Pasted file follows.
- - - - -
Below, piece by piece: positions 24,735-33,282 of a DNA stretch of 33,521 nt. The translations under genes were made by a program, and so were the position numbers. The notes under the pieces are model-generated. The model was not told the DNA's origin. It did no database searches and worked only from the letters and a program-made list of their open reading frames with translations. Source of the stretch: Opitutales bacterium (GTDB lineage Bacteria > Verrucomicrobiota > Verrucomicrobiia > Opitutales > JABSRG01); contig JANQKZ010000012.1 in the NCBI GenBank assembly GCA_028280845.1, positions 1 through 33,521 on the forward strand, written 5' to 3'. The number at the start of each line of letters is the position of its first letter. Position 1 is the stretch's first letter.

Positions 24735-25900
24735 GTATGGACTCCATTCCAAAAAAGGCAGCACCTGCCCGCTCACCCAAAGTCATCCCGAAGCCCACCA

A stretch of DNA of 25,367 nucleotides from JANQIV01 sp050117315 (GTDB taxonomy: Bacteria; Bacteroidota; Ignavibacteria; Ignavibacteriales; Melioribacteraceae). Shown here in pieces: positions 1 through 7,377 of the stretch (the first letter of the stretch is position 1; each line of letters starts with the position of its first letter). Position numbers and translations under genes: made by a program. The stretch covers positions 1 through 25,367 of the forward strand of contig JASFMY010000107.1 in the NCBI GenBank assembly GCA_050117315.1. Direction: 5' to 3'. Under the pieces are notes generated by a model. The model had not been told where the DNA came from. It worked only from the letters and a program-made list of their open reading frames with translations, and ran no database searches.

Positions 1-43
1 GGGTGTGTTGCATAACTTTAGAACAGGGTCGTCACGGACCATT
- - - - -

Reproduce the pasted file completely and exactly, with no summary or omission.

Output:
Below, piece by piece: positions 24,735-33,282 of a DNA stretch of 33,521 nt. The translations under genes were made by a program, and so were the position numbers. The notes under the pieces are model-generated. The model was not told the DNA's origin. It did no database searches and worked only from the letters and a program-made list of their open reading frames with translations. Source of the stretch: Opitutales bacterium (GTDB lineage Bacteria > Verrucomicrobiota > Verrucomicrobiia > Opitutales > JABSRG01); contig JANQKZ010000012.1 in the NCBI GenBank assembly GCA_028280845.1, positions 1 through 33,521 on the forward strand, written 5' to 3'. The number at the start of each line of letters is the position of its first letter. Position 1 is the stretch's first letter.

Positions 24735-25900
24735 GTATGGACTCCATTCCAAAAAAGGCAGCACCTGCCCGCTCACCCAAAGTCATCCCGAAGCCCACCA

A stretch of DNA of 25,367 nucleotides from JANQIV01 sp050117315 (GTDB taxonomy: Bacteria; Bacteroidota; Ignavibacteria; Ignavibacteriales; Melioribacteraceae). Shown here in pieces: positions 1 through 7,377 of the stretch (the first letter of the stretch is position 1; each line of letters starts with the position of its first letter). Position numbers and translations under genes: made by a program. The stretch covers positions 1 through 25,367 of the forward strand of contig JASFMY010000107.1 in the NCBI GenBank assembly GCA_050117315.1. Direction: 5' to 3'. Under the pieces are notes generated by a model. The model had not been told where the DNA came from. It worked only from the letters and a program-made list of their open reading frames with translations, and ran no database searches.

Positions 1-43
1 GGGTGTGTTGCATAACTTTAGAACAGGGTCGTCACGGACCATT